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A watch function which produces an audible tone at a predefined time to alert the wearer of an event. Some watches feature multiple alarms.
A watch which uses physical hands to display the time rather than an LCD.
A watch powered by an internal main spring wound up by the movement of the watch itself. Click here for more information.
This is a term used to refer to any metal type which is non-precious. Precious metals are gold, silver and platinum. Metals such as stainless steel and brass are classed as base metals.
A battery powered watch is called a Quartz watch. It is powered by a small button sized battery which is fitted into the electronic chip inside the watch. Click here for more information.
The bezel is the outer ring around the dial of the watch.
When a watch strap is made from metal, it is referred to as a bracelet. This usually means it is made up of a series of metal links which can be added or removed as required to fit the wearer's wrist.
This comprises of a watch which is supplied with a matching bracelet, usually to be worn on the other wrist.
The buckle is the fastening fitted to watches with leather straps.
The term carat can refer to one of two things:
- The purity of the gold used (usually 9 carat or 18 carat).
- The total diamond weight (measured in carat).
A chronograph is commonly referred to as a stop watch. Chronograph watches come in both analogue and digital varieties and allow the wearer to start, stop and reset timings.
This is often called the winder or the button. The crown is the part of the watch that sticks out and allows the wearer to set the time. It can also be used to calibrate chronographs and other general watch functions (such as setting the date).
The dial is the face of the watch. It is the part which is situated under the glass.
A digital watch is generally fitted with an LCD (Liquid crystal display) or LED (light emitting diode) rather than analogue hands.
A standard of water resistancy used by Rotary which means your watch is suitable for all forms of water activity except deep sea diving.
A watch which features two independent movements, therefore allowing the user to set two different time zones. Often used for travelling.
A watch with a see-through dial, where the internal movement of the watch can be seen from either the front, back or both.
The glass of the watch is on the front and used to protect the dial. There are various types of glass (e.g mineral and sapphire).
Gold plated watches are usually made from stainless steel and then coated in real gold. These days almost all quality watches are PVD gold plated, meaning that during the plating process the gold actually penetrates into the stainless steel. This helps prevent it from rubbing off.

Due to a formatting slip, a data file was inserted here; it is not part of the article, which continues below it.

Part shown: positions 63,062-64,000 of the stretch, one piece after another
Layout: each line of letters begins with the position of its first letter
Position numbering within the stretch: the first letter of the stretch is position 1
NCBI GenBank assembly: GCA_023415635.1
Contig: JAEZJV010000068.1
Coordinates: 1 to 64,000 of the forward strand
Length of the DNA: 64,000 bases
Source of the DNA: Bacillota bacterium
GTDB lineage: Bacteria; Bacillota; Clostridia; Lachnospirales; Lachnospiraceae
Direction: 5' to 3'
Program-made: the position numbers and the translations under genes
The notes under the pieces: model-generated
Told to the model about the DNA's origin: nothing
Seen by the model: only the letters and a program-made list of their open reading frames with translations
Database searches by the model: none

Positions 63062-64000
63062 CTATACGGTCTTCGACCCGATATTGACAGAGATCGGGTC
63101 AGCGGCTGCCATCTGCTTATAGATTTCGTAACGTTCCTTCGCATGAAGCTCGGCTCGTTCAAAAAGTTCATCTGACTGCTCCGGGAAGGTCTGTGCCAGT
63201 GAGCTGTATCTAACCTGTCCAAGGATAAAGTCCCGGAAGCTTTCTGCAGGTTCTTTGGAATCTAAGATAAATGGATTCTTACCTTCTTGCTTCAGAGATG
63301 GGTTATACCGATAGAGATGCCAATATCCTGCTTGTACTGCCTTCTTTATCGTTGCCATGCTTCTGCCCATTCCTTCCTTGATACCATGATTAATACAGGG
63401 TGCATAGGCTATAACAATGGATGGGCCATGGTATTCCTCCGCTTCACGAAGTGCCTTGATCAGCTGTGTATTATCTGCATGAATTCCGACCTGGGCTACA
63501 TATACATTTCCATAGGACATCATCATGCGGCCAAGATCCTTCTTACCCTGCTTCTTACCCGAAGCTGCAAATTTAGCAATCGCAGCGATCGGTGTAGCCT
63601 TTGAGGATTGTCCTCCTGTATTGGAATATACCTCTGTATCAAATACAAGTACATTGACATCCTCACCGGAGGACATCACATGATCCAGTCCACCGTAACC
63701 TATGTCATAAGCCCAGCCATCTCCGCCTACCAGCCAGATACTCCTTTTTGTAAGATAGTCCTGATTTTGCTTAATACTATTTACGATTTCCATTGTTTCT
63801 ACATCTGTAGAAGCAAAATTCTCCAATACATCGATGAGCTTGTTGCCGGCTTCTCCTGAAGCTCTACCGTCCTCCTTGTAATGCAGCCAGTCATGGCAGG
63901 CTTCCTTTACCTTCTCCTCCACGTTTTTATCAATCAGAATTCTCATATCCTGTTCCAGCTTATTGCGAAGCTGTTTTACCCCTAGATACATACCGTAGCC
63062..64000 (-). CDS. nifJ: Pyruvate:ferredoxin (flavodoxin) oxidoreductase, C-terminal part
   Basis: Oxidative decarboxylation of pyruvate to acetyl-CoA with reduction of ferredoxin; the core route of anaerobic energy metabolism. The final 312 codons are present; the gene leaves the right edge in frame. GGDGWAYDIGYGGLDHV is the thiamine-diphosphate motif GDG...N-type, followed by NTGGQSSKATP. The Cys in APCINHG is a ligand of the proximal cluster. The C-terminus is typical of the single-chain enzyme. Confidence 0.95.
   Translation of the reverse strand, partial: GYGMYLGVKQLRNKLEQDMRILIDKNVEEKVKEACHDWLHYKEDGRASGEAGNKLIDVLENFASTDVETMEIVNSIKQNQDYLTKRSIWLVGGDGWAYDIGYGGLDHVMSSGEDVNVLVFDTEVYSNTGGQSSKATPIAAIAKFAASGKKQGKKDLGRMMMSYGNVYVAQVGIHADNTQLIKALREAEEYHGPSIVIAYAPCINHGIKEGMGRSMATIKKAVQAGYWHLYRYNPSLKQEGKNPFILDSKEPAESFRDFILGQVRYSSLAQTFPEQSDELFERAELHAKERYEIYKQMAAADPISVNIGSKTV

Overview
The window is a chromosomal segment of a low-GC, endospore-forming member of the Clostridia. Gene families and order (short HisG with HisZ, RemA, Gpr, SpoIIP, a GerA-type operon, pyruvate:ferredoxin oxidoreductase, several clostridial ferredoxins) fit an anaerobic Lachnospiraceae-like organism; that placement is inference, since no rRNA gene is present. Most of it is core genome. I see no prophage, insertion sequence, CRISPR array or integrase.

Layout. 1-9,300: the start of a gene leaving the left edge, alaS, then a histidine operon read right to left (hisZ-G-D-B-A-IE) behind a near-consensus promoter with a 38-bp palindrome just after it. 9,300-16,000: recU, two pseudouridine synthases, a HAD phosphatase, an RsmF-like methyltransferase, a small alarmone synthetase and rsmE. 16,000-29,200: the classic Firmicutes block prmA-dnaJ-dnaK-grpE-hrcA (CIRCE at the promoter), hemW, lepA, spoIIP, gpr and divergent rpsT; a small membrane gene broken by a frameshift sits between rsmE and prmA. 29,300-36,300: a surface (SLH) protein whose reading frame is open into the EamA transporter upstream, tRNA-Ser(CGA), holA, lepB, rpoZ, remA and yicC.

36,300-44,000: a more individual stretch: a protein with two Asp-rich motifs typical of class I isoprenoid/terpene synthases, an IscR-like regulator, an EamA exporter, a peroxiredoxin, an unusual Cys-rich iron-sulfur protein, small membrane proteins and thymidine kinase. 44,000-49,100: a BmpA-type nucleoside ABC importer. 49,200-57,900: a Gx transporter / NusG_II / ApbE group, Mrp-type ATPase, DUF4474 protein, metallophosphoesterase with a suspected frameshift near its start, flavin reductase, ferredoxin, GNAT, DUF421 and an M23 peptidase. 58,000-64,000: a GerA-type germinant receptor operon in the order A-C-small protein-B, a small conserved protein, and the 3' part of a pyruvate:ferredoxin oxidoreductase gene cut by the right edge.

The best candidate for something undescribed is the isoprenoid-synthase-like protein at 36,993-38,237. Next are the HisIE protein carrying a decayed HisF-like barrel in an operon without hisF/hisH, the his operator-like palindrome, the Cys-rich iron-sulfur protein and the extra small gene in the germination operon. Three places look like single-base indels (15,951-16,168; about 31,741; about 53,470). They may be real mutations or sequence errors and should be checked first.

The mark, which is legally required in the UK, used to identify a genuine gold watch. All gold watches sold by Watch Shop UK contain the official UK hallmark.
The hands are the arms which rotate and point to tell the time.
The keeper is the loop attached to the strap which keeps it in place once it has been passed through the buckle.
A mechanical watch is commonly referred to as a wind up watch. Click here for more information.
The term movement refers to the inner workings of a watch. Every watch has an internal movement be it automatic, mechanical or quartz.
Nickel is a term often associated with watches and jewelry because many people are allergic to it. All stainless steel or gold plated watches contain very small amounts of nickel. Every watch sold by Watch Shop conforms to EEC regulations. Please be aware that base metal watches are never completely nickel free. For those who are allergic to nickel we recommend titanium watches.
The pin is the metal pole which is used to fasten either the watch strap or bracelet to the lugs of the watch.
This refers to either gold, silver or platinum.
Sapphire is a substance used to make watch glass, particularly on higher end models. The hardness of sapphire as a substance makes the glass more scratch resistant.
The most common material used for the creation of watches. It is rust-proof and highly durable, and is also versatile in terms of its appearance. Stainless steel is regarded as the ideal metal type for watches.
Switzerland, the world renowned home of watch making, holds a specific term for watches which have been produced in the country. A watch which is classed as Swiss Made must has been assembled and tested in Switzerland, and also the internal movement of the watch must be at least half Swiss.
The strap is generally made of leather or fabric. If the 'strap' is made from metal, it is called a bracelet.
Screw down crown
A crown which, instead of pushing in and pulling out, screws down to increase the water resistancy of the watch.
Please click here for an in depth explanation.